You’ve been running to improve your health and fitness for months now, and although it wasn’t especially easy at the beginning, you finally feel like you’ve found your stride. Over that time you’ve become a much stronger and more confident runner, increasing your distances and picking up the pace too. Now you’re even considering entering your first race, but you’re not exactly sure which one you should start with. Here are some tips to help you decide.
Stay Close to Home
While the idea of traveling to some exotic place just to compete in a race may sound enticing, you’ll want to avoid doing so for your first event. You’ll have enough on your plate in terms of logistics and planning without having to worry about packing your bags, getting on a plane, and flying across the country.
For your first race, the top priority should be keeping things simple and easy, so look for an upcoming event that is in your hometown or at least in close proximity. Race day will seem hectic enough as it is without adding other unnecessary distractions.
Pick the Proper Distance
Another key factor to consider is the length of the race. You’ll want to select one that aligns to your current level of fitness and training, even though you may be tempted to try to push yourself to go further.
Come race day, chances are you’ll be excited, nervous, and anxious all at the same time, which means you probably won’t perform at your best. Learning to pace yourself is a key skill, though. It is better to gain some experience in that area on a shorter race than learn a painful lesson on a longer one.
After you’ve gotten a few races under your belt, things are likely to go much better. But when you're first getting started, choose a distance that you are comfortable with and is easy for you to complete.
Look for a Beginner-Friendly Course
For your first race, you may want to avoid events that are known for having difficult and demanding courses. Those types of events are better suited for more experienced racers, not those just starting out. If a course has lots of climbing and descending on hills it can really sap the strength from your legs, particularly if you’re not used to that type of running. Courses that are mostly flat will allow you to run at a more consistent pace, which will be useful for your first time out as you work on pre-race preparations, pacing, and running in a crowd. Being able to finish strong will help build confidence for future races too.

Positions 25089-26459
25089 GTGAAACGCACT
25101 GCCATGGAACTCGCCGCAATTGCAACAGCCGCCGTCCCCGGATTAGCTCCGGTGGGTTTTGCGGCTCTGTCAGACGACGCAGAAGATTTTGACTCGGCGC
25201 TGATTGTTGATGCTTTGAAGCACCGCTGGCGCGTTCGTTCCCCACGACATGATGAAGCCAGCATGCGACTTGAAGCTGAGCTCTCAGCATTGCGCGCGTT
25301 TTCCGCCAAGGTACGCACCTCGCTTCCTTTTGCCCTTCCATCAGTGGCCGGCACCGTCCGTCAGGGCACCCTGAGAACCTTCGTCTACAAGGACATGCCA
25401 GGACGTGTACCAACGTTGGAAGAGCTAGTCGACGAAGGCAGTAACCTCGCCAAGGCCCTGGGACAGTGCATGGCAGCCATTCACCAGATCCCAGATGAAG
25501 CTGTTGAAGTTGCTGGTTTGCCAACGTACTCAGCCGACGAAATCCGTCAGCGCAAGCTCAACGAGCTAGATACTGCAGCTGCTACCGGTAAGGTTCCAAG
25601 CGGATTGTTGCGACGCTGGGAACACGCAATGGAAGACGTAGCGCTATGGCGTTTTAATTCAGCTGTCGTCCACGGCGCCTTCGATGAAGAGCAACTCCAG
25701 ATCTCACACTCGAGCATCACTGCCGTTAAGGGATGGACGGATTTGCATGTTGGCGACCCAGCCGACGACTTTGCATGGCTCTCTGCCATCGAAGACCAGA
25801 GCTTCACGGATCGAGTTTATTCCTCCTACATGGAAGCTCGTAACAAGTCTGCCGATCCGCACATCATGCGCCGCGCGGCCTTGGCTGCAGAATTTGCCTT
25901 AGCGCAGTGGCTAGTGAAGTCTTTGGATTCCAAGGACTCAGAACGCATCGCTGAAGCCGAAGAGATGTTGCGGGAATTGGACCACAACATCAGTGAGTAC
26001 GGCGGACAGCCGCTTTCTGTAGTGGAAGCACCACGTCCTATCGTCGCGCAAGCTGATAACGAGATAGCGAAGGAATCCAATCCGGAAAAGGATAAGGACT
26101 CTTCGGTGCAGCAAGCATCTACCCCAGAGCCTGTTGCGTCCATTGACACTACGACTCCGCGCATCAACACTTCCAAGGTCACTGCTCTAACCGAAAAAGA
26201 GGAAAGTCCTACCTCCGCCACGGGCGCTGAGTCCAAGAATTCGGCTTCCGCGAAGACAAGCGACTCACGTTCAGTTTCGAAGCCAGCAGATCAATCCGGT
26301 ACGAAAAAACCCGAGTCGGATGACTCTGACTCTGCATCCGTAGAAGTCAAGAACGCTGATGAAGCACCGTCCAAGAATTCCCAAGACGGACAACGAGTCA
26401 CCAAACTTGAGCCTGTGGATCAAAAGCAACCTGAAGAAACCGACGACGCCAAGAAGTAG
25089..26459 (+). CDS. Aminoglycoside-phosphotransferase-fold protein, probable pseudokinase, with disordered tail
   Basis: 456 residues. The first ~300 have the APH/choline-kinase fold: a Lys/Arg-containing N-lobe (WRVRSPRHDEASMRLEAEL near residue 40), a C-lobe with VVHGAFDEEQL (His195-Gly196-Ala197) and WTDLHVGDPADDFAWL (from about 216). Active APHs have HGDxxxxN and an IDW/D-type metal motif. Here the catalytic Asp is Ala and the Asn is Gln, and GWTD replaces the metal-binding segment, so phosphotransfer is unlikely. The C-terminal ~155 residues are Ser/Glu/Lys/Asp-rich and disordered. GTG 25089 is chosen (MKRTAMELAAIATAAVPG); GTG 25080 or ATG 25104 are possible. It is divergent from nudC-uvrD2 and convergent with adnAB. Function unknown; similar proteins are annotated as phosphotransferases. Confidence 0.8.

Allow Yourself Time to Train
Although you’ve been running for some time, putting a race on your calendar will generally kick your training schedule into a higher gear. You’ll want to give yourself plenty of time to get ready for the event, which means picking a race that falls on a date that gives you ample time to increase your training in preparation. Don’t pick one that is just a week or two away; instead search for an event that is month or more out. The anticipation will make training more fun, and you’ll find yourself looking forward to the day even more.
Consider Your Budget
Races can be expensive. Between entry fees, new running gear, pre- and post-event food and drinks, and other miscellaneous expenses, the cost of a simple 5K or 10K can really start to add up. Keep that in mind as you start to narrow down your selections too. After all, you’ve never run a race before, and maybe you won’t enjoy it. You’ll feel a lot worse about the experience if you’ve spent a lot of money but didn’t have a good time.
Are There Any Race Extras?
Some race directors use every last bit of the entry fee money to put on their event, with little left over for fun extras, such as prizes, t-shirts, or finishing medals for participants. Others go all out and shower their racers with fun swag or even a post-race dinner. Before spending your hard-earned money, take a look at what kind of extras are included with your entry fee. After all, this will be your first race, and you want it to be a memorable experience.
The most important thing to remember when getting ready for your first race is to have fun, enjoy the buildup, and get to know your fellow competitors. It will be quite an experience to say the least, but hopefully it will be just the first of many races to come.